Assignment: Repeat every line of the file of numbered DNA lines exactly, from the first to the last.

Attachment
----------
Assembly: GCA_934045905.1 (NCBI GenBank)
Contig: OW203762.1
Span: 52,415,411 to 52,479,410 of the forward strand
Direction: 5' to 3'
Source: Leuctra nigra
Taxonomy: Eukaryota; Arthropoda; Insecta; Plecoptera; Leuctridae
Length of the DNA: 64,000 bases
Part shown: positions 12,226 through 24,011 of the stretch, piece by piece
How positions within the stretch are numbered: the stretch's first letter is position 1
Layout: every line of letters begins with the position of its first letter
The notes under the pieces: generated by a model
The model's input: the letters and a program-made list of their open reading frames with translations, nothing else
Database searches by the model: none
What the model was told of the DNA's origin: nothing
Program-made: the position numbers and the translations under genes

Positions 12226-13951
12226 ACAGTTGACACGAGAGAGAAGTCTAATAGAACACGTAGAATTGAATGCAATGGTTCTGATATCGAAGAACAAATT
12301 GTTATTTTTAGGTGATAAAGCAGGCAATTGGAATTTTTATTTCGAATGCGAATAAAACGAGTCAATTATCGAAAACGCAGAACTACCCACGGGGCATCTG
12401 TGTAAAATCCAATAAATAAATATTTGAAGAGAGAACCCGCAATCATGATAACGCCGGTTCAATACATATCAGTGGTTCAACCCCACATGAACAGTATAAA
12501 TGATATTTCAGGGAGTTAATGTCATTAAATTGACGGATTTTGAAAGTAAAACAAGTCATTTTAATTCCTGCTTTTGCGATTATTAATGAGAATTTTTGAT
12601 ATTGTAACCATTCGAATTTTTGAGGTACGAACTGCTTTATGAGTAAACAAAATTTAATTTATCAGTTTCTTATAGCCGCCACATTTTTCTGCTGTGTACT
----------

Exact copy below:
Assembly: GCA_934045905.1 (NCBI GenBank)
Contig: OW203762.1
Span: 52,415,411 to 52,479,410 of the forward strand
Direction: 5' to 3'
Source: Leuctra nigra
Taxonomy: Eukaryota; Arthropoda; Insecta; Plecoptera; Leuctridae
Length of the DNA: 64,000 bases
Part shown: positions 12,226 through 24,011 of the stretch, piece by piece
How positions within the stretch are numbered: the stretch's first letter is position 1
Layout: every line of letters begins with the position of its first letter
The notes under the pieces: generated by a model
The model's input: the letters and a program-made list of their open reading frames with translations, nothing else
Database searches by the model: none
What the model was told of the DNA's origin: nothing
Program-made: the position numbers and the translations under genes

Positions 12226-13951
12226 ACAGTTGACACGAGAGAGAAGTCTAATAGAACACGTAGAATTGAATGCAATGGTTCTGATATCGAAGAACAAATT
12301 GTTATTTTTAGGTGATAAAGCAGGCAATTGGAATTTTTATTTCGAATGCGAATAAAACGAGTCAATTATCGAAAACGCAGAACTACCCACGGGGCATCTG
12401 TGTAAAATCCAATAAATAAATATTTGAAGAGAGAACCCGCAATCATGATAACGCCGGTTCAATACATATCAGTGGTTCAACCCCACATGAACAGTATAAA
12501 TGATATTTCAGGGAGTTAATGTCATTAAATTGACGGATTTTGAAAGTAAAACAAGTCATTTTAATTCCTGCTTTTGCGATTATTAATGAGAATTTTTGAT
12601 ATTGTAACCATTCGAATTTTTGAGGTACGAACTGCTTTATGAGTAAACAAAATTTAATTTATCAGTTTCTTATAGCCGCCACATTTTTCTGCTGTGTACT